Switches 22, 23, 24 and 25 are controlled by actuating unit 14, the time sequence of operation of which has already been described. That is, during time intervals T1 and T2 capacitors 26, 27, 28 and 29 are connected to terminals 30, 32, 34 and 36, respectively. During time intervals T3 and T4 the capacitors 26-29 are connected to terminals 31, 33, 35 and 37 respectively. This switching sequence results in the instantaneous value of the noise voltage which appears at terminal 16 at time t being stored in capacitor 26. Similarly the instantaneous value of the sampled noise voltages appearing at terminals 17, 19 and 20 at times t t and t respectively is stored in capacitors 27, 28 and 29, respectively. The switching sequence also results in the voltages stored on capacitors 26 and 27 being available at terminals 31 and 33 during time intervals T3 and T4 and the voltages stored on eapacitors 28 and 29 being available at terminals 34 and 36 during time intervals T1 and T2.

While it has been assumed that the voltage stored on capacitors 26 through 29 is the instantaneous value assumed by the noise voltage at times t through t; it will be clear that the unavoidable presence of resistance in physical circuits will cause an integrating action. This is not undesirable and, in fact, the capacitor storage circuits may be designed to operate as integrating circuits provided the time constant of integration does not substantially exceed the time intervals of the sampling system. This integrating action will be termed partially integrating the noise signal.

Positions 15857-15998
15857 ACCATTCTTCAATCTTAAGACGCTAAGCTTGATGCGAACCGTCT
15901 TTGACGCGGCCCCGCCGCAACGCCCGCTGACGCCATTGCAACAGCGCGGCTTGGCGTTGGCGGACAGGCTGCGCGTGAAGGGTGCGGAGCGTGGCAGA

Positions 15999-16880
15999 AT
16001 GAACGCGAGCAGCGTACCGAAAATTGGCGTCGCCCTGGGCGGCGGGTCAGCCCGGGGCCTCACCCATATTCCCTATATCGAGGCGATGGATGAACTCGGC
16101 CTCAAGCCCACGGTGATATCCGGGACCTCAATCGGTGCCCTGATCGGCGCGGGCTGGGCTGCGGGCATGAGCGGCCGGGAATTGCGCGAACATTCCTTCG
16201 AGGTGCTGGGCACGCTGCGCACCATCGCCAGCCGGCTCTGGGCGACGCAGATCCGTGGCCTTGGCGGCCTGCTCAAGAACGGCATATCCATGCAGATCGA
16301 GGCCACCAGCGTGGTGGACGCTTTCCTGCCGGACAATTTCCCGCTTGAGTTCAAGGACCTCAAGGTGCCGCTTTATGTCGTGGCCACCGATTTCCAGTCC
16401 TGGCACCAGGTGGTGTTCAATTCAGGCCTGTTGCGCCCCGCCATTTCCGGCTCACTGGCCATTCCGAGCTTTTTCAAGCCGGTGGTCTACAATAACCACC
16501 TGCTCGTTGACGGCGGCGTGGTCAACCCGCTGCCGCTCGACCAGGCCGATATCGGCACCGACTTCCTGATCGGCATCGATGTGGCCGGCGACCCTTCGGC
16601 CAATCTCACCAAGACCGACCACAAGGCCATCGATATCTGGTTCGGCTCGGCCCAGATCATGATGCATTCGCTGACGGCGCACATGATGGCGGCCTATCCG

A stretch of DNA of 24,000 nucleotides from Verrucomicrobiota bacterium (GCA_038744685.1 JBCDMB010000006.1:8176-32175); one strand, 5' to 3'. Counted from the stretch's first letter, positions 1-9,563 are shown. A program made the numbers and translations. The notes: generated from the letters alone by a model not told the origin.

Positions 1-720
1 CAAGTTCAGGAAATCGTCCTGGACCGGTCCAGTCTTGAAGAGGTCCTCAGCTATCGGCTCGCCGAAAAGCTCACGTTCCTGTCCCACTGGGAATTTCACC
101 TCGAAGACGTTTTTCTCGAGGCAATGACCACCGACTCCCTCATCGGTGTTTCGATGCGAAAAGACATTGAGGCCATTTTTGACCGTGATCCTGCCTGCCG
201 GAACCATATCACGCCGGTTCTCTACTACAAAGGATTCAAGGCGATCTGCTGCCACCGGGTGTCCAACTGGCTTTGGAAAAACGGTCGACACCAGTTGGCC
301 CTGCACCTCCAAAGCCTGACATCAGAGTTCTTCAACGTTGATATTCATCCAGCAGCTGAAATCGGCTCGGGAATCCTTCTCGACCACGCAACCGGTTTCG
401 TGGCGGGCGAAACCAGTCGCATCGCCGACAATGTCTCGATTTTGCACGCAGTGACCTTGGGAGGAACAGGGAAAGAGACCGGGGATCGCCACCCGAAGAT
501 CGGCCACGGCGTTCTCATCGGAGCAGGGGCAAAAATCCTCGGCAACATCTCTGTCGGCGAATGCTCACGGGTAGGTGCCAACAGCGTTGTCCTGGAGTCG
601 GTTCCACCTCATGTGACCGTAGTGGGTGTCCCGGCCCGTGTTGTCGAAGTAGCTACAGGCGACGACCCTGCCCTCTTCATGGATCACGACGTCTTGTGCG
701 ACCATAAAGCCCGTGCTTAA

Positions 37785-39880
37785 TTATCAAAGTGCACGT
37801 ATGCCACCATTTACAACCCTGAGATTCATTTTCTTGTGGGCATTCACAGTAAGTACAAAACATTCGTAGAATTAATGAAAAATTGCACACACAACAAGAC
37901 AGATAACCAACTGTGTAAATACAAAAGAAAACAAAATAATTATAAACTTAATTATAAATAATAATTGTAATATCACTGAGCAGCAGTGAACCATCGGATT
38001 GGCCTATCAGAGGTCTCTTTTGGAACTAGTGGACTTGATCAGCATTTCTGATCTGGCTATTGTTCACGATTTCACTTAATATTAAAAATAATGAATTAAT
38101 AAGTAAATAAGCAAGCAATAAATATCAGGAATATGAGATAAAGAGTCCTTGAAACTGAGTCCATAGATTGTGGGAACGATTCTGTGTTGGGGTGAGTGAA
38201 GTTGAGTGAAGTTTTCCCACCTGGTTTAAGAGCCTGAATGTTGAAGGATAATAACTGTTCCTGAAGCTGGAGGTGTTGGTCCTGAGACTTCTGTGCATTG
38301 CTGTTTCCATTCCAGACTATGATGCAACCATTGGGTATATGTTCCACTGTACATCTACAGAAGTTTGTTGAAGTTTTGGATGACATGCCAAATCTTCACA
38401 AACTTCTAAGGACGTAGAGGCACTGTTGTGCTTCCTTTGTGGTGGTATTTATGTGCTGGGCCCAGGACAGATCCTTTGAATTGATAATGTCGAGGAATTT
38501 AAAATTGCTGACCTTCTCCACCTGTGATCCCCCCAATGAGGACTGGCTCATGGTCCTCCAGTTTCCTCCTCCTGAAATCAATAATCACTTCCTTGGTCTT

The remaining portions of the system of FIGURE 1 act to compare pairs of the voltages available at terminals 31, 33, 34 and 36 to produce a binary output signal which is one if the difierence between the voltages in a pair is positive and zero if the difference is negative. For this purpose there is provided a single-pole double-throw switch 42 with associated terminals 43 and 44 and its actuating unit 60. Actuating unit 60 has a first input conductor 40 connected in parallel to terminals 31 and 34 and a second input conductor 41 connected in parallel to terminals 33 and 36. An output terminal 46 is connected to the pole of switch 42 and a second output terminal 47 is connected to terminal 44. A suitable source of DC. potential, indicated schematically as battery 45 is connected across terminals 43 and 44.